The structure of the relationship between fathers and their gifted daughters that is supportive of giftedness: a grounded theory

Thumbnail Image
Blanchfield, Sylvia
Major Professor
Sedahlia Jasper Crase
Committee Member
Journal Title
Journal ISSN
Volume Title
Research Projects
Organizational Units
Organizational Unit
Human Development and Family Studies

The Department of Human Development and Family Studies focuses on the interactions among individuals, families, and their resources and environments throughout their lifespans. It consists of three majors: Child, Adult, and Family Services (preparing students to work for agencies serving children, youth, adults, and families); Family Finance, Housing, and Policy (preparing students for work as financial counselors, insurance agents, loan-officers, lobbyists, policy experts, etc); and Early Childhood Education (preparing students to teach and work with young children and their families).


The Department of Human Development and Family Studies was formed in 1991 from the merger of the Department of Family Environment and the Department of Child Development.

Dates of Existence

Related Units

  • College of Human Sciences (parent college)
  • Department of Child Development (predecessor)
  • Department of Family Environment (predecessor)

Journal Issue
Is Version Of

When seeking answers to the question "Why are there so few eminent women?" Silverman (1995) addressed the inner experiences of gifted children suggesting that the combination of their emotional intensity and cognitive complexity renders them vulnerable to underachievement. She proposed that the emotional component of giftedness is more inclusive of the female experience and that this vulnerability implies the need for modifications in parenting in order for gifted girls to develop optimally.;Researchers have investigated relationships between parents and gifted children, between fathers and sons, between mothers and daughters; but no research has been conducted investigating the structure of the relationship between a father and his gifted daughter that is supportive of her giftedness. Thus the current research utilized a qualitative methodology to develop a grounded theory of father support of giftedness in order to: (a) discover what the modifications in fathering gifted girls might be that would facilitate gifted girls' optimal development; and (b) identify what processes account for success without deriving hypotheses from the literature and then experimenting on them.;This research investigated personal constructs of father support of giftedness from an intergenerational perspective in eight intact families with gifted daughters who had completed their first or second year of college. Data from three 90-minute in-depth interviews with each father and each daughter, and one 90-minute interview with each mother resulted in over 2,000 pages of cleaned data which were coded and analyzed. A theoretical model of father support of giftedness emerged from the data which expressed (a) intervening conditions influencing support, (b) causal conditions fostering support, (c) phenomenon of father support, (d) context fostering support, (e) context within which support is perceived, (f) action/interaction strategies, and (g) consequences of support. Subcategories for each category of the model were identified.;Findings from this qualitative research implied that in these families, the supportive relationship between a gifted girl and her father was basic to her optimal development. Findings in these families indicated that, where fathers held high expectations of their daughters and provided encouragement, advocacy, and guidance, their daughters demonstrated perseverance, and persistence, with a sense of equanimity.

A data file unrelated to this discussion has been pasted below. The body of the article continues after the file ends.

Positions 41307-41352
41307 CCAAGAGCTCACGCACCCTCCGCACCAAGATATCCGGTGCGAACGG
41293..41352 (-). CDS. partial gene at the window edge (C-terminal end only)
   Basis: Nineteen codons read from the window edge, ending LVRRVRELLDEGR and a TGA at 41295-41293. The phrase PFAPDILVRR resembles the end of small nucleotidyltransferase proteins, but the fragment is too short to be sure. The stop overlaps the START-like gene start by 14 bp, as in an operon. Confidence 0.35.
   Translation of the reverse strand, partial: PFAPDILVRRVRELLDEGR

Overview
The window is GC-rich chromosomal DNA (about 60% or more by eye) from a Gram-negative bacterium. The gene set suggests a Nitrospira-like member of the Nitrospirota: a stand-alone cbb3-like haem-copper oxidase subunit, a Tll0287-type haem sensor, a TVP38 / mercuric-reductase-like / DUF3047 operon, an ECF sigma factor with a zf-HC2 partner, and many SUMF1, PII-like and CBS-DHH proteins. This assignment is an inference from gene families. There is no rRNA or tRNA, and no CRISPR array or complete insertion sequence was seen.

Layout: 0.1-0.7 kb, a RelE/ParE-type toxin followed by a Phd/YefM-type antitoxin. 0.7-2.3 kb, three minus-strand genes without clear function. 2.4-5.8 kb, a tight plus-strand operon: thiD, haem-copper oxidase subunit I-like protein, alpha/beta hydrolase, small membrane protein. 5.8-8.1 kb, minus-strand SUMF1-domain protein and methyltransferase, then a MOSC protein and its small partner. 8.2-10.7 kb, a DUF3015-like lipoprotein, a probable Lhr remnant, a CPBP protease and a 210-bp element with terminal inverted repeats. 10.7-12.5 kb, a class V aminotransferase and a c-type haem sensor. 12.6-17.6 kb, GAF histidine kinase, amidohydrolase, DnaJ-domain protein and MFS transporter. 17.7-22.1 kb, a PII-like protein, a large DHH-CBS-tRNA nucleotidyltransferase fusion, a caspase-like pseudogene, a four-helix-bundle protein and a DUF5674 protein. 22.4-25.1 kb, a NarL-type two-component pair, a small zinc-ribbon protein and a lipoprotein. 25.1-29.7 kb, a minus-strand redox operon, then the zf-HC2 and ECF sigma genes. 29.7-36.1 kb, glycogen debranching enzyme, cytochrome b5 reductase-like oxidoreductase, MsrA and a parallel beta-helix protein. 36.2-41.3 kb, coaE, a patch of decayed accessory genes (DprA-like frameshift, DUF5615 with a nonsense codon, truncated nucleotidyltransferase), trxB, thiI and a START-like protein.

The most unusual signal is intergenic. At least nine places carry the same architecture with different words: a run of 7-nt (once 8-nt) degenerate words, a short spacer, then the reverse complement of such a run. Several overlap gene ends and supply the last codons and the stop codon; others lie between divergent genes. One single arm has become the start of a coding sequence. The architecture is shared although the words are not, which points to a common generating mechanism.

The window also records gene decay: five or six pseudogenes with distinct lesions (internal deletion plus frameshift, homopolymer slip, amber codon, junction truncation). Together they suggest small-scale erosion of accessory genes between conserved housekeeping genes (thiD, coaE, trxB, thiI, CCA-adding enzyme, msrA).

Tue Jan 01 00:00:00 UTC 2002